Science and Technology

Making Sense of Artificial Intelligence

David Pan, Telos
If generative AI will eventually know everything, what will be left for us to do as comparatively ignorant humans? João Pedro Cachopo in his essay today on TelosScope suggests that since AI is so good at producing variations on an existing pattern, we will be forced to specialize in creating what does not yet exist. Mediocre imitations of existing ideas and patterns will no longer be created by humans since they can be generated endlessly with AI systems. Such a change would put most intellectual laborers out of work. If they are not one of the super creative types who will produce what AI cannot, the remaining clerical workers will have the simplified job of querying an AI system. But at least that system will not be able to query itself. Questioning requires not simply knowledge but judgment, which will remain beyond the reach of AI. If AI has the resources of universal knowledge, humans will still have the key power of constraint: limiting knowledge by asking the right questions, creating a tradition by limiting its contents, constraining our actions through ethical judgments. These limiting aspects of human inquiry will become more crucial with the spread of AI.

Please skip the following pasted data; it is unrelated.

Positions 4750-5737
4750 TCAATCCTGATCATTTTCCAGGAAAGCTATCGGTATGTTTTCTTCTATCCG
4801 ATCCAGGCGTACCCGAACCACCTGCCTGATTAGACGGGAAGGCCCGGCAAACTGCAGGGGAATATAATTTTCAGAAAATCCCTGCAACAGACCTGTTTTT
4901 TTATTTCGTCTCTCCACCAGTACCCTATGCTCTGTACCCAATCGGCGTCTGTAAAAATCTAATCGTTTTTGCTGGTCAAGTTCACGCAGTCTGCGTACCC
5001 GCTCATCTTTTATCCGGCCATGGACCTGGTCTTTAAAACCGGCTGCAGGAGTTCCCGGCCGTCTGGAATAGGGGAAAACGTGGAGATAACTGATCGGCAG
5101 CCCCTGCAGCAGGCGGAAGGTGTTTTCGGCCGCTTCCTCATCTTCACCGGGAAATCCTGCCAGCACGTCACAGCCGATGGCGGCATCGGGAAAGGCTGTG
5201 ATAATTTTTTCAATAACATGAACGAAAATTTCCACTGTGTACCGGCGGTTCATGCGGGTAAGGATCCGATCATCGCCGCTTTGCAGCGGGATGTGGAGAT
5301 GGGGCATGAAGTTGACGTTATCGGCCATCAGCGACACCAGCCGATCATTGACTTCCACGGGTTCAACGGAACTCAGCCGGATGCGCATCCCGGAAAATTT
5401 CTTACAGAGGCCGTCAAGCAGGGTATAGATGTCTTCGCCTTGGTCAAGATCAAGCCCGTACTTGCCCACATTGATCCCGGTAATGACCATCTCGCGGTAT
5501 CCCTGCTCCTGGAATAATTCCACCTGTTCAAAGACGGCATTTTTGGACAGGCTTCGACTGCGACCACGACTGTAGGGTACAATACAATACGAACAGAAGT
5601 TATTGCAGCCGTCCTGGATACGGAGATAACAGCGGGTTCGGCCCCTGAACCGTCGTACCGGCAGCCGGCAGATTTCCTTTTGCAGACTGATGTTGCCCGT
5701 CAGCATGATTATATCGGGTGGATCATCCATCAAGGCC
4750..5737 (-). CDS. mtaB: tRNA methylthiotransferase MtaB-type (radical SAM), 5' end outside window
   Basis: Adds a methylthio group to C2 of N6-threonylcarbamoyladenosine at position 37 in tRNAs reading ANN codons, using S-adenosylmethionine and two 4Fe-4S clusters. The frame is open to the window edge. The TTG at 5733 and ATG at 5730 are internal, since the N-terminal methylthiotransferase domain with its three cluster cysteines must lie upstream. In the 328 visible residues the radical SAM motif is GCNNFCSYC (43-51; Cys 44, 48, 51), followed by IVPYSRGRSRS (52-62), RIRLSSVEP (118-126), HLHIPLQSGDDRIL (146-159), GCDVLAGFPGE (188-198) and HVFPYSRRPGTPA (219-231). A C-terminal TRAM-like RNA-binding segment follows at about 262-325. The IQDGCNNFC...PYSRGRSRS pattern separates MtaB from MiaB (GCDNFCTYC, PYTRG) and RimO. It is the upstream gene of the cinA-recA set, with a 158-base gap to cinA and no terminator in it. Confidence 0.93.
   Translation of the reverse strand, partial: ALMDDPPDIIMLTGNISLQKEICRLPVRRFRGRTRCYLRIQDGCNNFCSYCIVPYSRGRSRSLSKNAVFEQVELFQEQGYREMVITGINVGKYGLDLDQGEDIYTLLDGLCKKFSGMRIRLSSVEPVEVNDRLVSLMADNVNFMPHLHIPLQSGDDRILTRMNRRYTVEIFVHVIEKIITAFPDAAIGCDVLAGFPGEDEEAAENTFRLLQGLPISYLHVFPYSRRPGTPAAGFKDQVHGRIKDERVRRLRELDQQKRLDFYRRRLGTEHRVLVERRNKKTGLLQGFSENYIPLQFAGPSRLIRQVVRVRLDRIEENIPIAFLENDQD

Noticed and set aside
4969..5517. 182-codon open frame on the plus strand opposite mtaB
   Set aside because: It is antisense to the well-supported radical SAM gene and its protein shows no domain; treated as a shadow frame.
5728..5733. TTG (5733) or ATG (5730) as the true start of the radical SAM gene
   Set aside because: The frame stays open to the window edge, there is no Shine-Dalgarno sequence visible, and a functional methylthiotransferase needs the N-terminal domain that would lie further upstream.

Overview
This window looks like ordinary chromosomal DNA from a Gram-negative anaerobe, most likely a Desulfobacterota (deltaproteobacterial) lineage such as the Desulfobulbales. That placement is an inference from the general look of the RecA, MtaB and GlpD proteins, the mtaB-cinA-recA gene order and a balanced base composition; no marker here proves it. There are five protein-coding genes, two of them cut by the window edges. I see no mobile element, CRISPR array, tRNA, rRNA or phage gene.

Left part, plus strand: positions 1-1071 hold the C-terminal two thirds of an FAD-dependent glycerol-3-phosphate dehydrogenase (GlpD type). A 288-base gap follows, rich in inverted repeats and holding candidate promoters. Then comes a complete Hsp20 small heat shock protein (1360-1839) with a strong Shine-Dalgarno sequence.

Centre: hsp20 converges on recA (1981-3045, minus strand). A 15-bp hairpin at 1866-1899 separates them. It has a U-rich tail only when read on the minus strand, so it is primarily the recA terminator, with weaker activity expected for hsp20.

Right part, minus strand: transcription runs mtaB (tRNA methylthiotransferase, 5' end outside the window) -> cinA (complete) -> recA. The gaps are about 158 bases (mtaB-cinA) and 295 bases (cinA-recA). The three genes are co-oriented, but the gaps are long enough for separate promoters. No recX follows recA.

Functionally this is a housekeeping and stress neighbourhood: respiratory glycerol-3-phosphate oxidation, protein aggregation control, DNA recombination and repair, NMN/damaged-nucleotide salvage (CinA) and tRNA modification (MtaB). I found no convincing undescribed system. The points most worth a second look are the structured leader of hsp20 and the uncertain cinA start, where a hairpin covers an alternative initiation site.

The 2023 Telos Conference: Forms of War

In another set of reflections on human limitations, this Friday and Saturday, March 31 and April 1, the Telos-Paul Piccone Institute will be holding, in collaboration with the John D. Calandra Italian American Institute at Queens College, CUNY, and the International Center for Critical Theory at New York University, a conference in New York on “Forms of War.” If you are interested in attending in person or online, you may register at the Telos-Paul Piccone Institute website. We hope to see you there!

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